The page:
Selling your house sucks. At least that is my view after seeing my parents struggle in various situations to sell their house. I work with someone who is very smart. He doesn't believe in real estate personally because he has also come to the same conclusion independently -- selling your home sucks. And in short, I agree with him now.
That said, they need to sell. Why?
Many baby boomers are in a similar situation where for many many years, they paid their bills dutifully and then continued to pay and live a nice lifestyle until they realized at the end of their working years that there was not all that much money available to handle things that needed to be paid for, particularly if they stopped working.
Social Security to the Rescue?
So, we'll just bank on social security? Not a great plan in my option. So at this point, we're back to more traditional methods of handling your retirement. Trading up in houses over and over and paying off an expensive house with hopes of cashing out later is not a great option. The other option of having investment accounts is good, but even if my parents had done this, I don't think that they could have afforded to maintain the large house into retirement.
Thankfully, all of the parents in my family who are in the process of selling homes have significant equity in the home that will allow them to basically sell it and walk away with a nontrivial amount of profit. However, during the time that they are selling it, they spend large amounts of money on getting it ready, redecorating, and all sorts of other things.
When I have seen the struggle for the people in my life around selling their homes I have paid attention. And life will be a good teacher if you pay attention, I think. And I have. I have a mortgage on a small 2 bedroom condo. Do I wish it were bigger? Yes. But in the end, I plan to pay it off a full 25 years before I plan to retire. And I think that will make a huge difference for me because all of that money that would have otherwise gone into maintenance/repairs etc will now go into retirement and other investments to generate income for me later in life.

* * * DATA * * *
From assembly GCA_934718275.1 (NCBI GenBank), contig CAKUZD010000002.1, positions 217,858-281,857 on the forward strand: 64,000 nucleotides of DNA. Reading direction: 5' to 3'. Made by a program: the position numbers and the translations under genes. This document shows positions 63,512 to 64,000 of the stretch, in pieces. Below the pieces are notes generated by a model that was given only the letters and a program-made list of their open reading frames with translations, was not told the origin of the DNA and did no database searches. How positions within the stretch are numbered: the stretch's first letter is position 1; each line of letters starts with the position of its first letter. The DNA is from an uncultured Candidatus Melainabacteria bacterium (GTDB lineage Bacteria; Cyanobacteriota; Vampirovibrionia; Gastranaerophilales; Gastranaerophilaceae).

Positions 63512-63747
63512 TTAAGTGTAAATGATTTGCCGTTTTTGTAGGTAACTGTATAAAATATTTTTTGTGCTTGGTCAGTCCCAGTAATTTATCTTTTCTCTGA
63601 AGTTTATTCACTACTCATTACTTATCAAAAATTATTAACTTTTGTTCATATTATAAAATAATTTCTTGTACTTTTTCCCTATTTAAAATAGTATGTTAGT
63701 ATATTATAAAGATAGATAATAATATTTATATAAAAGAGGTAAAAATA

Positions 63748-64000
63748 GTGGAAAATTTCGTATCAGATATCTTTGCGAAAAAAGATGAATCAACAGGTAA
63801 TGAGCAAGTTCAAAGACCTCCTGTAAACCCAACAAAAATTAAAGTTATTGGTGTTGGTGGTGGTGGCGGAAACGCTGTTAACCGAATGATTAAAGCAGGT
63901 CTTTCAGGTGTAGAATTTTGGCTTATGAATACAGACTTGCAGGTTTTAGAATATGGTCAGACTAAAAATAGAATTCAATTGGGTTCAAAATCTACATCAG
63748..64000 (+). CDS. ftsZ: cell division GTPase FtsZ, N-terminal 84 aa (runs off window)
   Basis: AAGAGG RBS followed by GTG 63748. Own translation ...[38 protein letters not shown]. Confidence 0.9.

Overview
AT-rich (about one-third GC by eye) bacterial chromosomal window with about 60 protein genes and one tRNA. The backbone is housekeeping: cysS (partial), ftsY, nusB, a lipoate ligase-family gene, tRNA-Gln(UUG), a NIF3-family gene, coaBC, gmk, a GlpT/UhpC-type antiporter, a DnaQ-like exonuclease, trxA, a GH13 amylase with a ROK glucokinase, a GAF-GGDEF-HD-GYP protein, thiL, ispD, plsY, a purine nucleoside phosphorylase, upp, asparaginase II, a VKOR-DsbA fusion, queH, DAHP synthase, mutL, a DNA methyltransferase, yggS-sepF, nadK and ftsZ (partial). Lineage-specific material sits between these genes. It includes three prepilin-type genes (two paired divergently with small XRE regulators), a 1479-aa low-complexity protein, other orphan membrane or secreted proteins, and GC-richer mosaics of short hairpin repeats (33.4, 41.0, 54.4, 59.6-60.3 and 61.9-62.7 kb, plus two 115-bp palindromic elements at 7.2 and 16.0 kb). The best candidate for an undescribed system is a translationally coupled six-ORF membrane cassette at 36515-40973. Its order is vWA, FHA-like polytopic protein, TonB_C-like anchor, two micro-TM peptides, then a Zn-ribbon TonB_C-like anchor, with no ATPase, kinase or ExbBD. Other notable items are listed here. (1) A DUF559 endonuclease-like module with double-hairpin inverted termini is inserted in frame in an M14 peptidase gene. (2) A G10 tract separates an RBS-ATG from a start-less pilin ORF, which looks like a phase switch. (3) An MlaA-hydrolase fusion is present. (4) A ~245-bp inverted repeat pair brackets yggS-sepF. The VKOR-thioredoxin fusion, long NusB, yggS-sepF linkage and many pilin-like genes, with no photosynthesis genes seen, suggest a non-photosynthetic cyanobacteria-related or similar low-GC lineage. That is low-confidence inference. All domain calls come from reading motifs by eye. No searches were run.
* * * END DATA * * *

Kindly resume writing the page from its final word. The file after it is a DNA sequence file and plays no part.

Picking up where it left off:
What's more, if I choose to slow down, I can. I am not obligated to pay a mortgage.When things look more and more tenuous with respect to the country's long-term fiscal outlook, the GAO has even said the following: "The window of opportunity for putting federal health and retirement programs on a sound footing without disruptive effects on the large population of near retirees is closing." Read more about the GAO report.
One of the things that I feared as I grew up is seeing people in my family who were a burden on each other. I don't want to involve myself in this kind of a situation. I don't think that being a burden is a good outcome. Similarly, I don't want to be in a position where I am forced to be someone else's caretaker/caregiver. So for me, the golden outcome I struggle to achieve all around in my life is one of sustainable living.
Achieving Critical Mass is a critical part of that sustainability. Once that is achieved, it no longer matters what you do with respect to your money and then one of the two most precious commodities that we have in life that constrains us (the other being time) is forever taken care of. And you're no longer worried about trading one for the other. You just live life as best you can without worrying about the outcome.